In the case of an anonymous child received in the cradle, the Council has to make it known to the public in the form of an advertisement, inviting claims over the baby within 30 days. All these procedures were carefully carried out.

An advertisement was published in Malayalam newspapers on October 28 that a child was received in a cradle on October 23. It further said the Council had named the baby Sidharth. The statutory advertisement called for claims/responses within 30 days.

Dubious events

However, there are many dubious happenings that cast a shadow on the Child Welfare Council. Even before the ad was published, there was a wrong entry in the registry saying the Council had received a baby girl who was named ‘Malala’ by it. Later, this was corrected with an explanation that it was a clerical mistake.

However, Anupama told The Federal that she strongly believes that it was a deliberate attempt to hide the true identity of the baby and to create a false identity with an intention to hide the evidence.  The Council, in due course, surrendered the baby into the adoption pool and registered him with the Central Adoption Resource Authority (CARA). A couple based out of Andhra Pradesh expressed interest in adopting the baby.

Meanwhile, in April 2021, Anupama lodged a complaint with the Child Welfare Committee of Thiruvananthapuram district, saying her child was forcefully taken away by her family. While raising this complaint, she had no idea where her child was. Despite having this complaint on record, the District Child Welfare Committee ignored it and went ahead with the adoption process.

Required documents

A few records are required for making an adoption legally sound. One is the report of the Child Welfare Committee of the district the child belongs to. Another document is the SIR (Social Information Report) to be filed by the concerned police station. In addition to these, a report from the CWC of the District where the adoptive parents live is also required.

After getting all these documents, the concerned family court has to give the final order granting permission for adoption. An adoption deed between the adoption agency (here, the State Child Welfare Council) and the adoptive parents is the final step, after which the adoptive parents get the baby permanently.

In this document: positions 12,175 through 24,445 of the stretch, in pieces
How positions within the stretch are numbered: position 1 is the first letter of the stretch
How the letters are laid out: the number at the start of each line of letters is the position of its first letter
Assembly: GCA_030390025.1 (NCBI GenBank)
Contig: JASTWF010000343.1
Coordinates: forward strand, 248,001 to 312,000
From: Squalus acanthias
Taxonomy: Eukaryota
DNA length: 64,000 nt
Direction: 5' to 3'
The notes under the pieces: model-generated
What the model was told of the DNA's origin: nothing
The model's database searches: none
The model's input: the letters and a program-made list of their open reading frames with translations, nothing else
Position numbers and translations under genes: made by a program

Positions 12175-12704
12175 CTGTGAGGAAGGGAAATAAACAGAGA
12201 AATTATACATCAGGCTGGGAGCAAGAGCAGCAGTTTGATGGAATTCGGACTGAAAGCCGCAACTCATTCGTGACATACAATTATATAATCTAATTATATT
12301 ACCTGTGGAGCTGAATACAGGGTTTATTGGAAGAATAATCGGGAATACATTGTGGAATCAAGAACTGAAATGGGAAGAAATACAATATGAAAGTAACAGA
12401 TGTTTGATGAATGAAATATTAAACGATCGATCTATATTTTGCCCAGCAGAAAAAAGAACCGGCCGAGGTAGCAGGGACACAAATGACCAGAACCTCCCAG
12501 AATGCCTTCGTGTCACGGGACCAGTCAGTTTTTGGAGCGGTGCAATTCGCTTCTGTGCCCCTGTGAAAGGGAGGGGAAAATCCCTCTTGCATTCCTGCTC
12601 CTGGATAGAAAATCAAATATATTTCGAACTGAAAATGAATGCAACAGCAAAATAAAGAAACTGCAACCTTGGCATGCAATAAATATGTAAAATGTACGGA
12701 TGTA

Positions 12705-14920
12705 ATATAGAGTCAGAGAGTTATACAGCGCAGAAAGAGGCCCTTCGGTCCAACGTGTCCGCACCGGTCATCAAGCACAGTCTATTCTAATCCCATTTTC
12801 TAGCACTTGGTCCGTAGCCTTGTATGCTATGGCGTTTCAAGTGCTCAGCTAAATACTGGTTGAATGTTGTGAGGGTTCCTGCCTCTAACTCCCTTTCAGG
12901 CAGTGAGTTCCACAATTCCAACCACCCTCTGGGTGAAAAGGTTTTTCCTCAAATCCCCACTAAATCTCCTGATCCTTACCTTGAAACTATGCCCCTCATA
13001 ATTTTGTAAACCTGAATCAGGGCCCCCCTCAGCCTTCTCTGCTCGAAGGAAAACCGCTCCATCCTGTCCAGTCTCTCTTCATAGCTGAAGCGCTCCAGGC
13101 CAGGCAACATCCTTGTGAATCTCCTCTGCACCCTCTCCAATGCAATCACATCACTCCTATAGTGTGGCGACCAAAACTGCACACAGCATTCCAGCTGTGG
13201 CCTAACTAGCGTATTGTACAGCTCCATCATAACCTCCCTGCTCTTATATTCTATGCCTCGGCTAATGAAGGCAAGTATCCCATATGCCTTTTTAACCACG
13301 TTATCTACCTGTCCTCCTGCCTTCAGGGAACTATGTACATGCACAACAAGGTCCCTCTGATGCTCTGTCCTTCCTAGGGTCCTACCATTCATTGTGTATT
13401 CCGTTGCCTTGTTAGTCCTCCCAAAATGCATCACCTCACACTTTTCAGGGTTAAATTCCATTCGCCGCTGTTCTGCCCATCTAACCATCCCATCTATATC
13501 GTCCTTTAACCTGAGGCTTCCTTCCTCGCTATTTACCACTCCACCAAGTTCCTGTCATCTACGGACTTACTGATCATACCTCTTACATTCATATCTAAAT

Before the final order is being given, the child is given to the adopting parents for foster care. Anupama’s child is now under the foster care of the Andhra Pradesh couple. The family court has ordered status quo so in this regard, keeping the child with the adoptive parents for the time being.

“It is a criminal act on the side of the Child Welfare Council and the police to go ahead with the adoption process despite being fully aware that the biological mother is desperately searching for her baby,” said PE Usha, a gender rights activist who has been supporting Anupama in the case. According to Usha, there is a criminal conspiracy behind this and whoever is responsible needs to be called out.

Political influence

Those who support Anupama raise the allegation that a criminal conspiracy has been hatched by local CPI(M) leaders to keep the baby away from his mother. It is alleged that the Child Welfare Council under the Women and Child Development Department connived with Anupama’s father due to his political influence, and thus deliberately pushed the adoption process.

Shiju Khan, Chairman of the State Child Welfare Council, did not respond though The Federal repeatedly tried to get his response. The family court has asked the Council to explain whether the baby was abandoned or surrendered.

Anupama’s father Jayachandran has claimed that she had signed a consent letter to surrender the baby and it was done by her voluntarily. However, Anupama denied this allegation. She said she wanted everyone who was an accomplice in the snatching away of her son to face the consequences. She will pursue her criminal complaint against her father and other family members, she added.

Social media trial

Ever since she approached the media for support, Anupama has been facing severe criticism and trolling on the internet for being an unwed mother.

“The moral trial on this woman, the questions on her past and the abuses showered on her is sheer violence and absolute nonsense,” said P Geetha, a feminist activist and writer. “This is being done with an intention to cover up the organised crime committed by politicians and the State agencies together. The District Child Welfare Committee and the State Child Welfare Council have partnered in this crime and have to be exposed before the court of law.”